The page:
Having said that, one should be aware that, between 2008 and 2010, oil prices have reached extremely high peaks, which are unlikely to occur again. This sudden rise was started when China joined the WTO at the beginning of 2000, with its strong demand for energy and its poor energy efficiency. Today China is reaching Europe’s and the USA’s energy efficiency and that means less millions of gallons of oil each year.

The economy and energy scenarios are evolving rapidly and it is difficult to make forecasts. One thing is certain: it looks like we had been stranded in the desert for years, forced to pay water like champagne. But today we are no longer in that situation.


The focus on the CO2 emissions should make us say that a refinery employing not locally-sourced biomass is not sustainable. In Italy the reconversion of ENI refinery in Sicily into a biorefinery employing oil palm imported from Malaysia is highly controversial. What do you reckon?

Clearly, if biomass is imported from faraway countries, CO2 emissions are not reduced. It is fundamental that biomass be locally sourced in order for the integrated biorefineries to be truly connected with the nearby environment. Of course, the best solution is not always attainable. In ENI’s case, in Sicily, the need to protect jobs prevailed over the estimates of environmental sustainability.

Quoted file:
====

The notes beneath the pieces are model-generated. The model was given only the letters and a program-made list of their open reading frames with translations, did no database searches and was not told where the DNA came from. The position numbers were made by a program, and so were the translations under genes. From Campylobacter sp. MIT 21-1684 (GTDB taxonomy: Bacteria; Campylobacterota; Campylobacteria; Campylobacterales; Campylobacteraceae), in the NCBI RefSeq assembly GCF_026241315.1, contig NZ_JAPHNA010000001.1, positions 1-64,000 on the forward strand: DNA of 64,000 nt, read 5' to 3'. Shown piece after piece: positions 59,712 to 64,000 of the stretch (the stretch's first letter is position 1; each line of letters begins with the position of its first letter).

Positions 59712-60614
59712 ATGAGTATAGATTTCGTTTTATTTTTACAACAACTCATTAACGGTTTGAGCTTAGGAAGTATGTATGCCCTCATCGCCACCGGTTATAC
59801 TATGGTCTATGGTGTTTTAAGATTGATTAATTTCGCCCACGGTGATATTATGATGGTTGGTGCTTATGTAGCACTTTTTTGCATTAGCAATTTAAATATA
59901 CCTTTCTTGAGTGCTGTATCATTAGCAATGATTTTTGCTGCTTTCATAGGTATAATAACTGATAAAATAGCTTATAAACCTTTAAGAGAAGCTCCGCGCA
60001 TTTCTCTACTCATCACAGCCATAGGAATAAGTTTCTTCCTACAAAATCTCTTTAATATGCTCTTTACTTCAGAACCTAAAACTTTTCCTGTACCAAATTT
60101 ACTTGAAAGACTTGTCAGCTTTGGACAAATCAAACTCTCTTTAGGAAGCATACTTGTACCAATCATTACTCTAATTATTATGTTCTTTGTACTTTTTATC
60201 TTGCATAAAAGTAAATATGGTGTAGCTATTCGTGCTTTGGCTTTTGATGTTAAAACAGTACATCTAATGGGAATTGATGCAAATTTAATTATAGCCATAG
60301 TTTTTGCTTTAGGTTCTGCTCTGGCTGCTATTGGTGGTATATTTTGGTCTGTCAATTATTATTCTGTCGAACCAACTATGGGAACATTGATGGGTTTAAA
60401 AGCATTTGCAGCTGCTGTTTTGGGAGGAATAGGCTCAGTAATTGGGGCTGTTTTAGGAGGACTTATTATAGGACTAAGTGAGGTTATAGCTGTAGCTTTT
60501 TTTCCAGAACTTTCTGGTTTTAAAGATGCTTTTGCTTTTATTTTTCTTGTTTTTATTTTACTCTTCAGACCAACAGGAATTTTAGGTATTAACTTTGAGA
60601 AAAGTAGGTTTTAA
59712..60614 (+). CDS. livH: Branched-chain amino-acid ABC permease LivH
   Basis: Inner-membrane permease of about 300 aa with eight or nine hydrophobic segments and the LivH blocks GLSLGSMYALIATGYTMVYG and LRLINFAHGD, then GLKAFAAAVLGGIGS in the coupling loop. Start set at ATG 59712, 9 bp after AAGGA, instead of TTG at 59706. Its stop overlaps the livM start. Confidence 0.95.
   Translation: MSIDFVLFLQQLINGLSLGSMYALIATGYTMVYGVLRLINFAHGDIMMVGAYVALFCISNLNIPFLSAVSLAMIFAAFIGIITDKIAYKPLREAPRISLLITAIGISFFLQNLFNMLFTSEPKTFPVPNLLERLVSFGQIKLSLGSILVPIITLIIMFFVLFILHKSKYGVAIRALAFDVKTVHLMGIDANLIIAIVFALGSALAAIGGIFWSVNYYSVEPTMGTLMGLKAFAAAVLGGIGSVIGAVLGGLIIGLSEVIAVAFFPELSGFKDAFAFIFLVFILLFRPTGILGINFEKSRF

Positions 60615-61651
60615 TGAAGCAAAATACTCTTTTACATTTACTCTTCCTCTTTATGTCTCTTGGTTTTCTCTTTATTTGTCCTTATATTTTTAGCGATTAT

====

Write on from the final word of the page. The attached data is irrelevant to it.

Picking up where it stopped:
To summarize, can the way towards sustainability be regarded as a journey of no return for the chemical industry?

I truly believe so. The chemical industry will be required to cope with increasingly stringent, global, targeted and efficient rules. It will therefore have to be more and more proactive. Companies and industries able to forestall the next regulations and to be in the lead will dominate the future.

Technical convergence and technological collaboration will be at the forefront of what in my book I refer to as “the third industrial revolution”. Innovation will be the core of the chemical industry. The ability to work along the whole of the value chain and to innovate through a wide variety of technologies and sectors will underpin innovation and development. To this end, new business paradigms and legal frameworks as well as new competences and performance metrics will have to be shaped.

Businesses, industrial sectors and countries that will not be able to think strategically and to innovate and adapt to the new challenges of the climate change will not survive.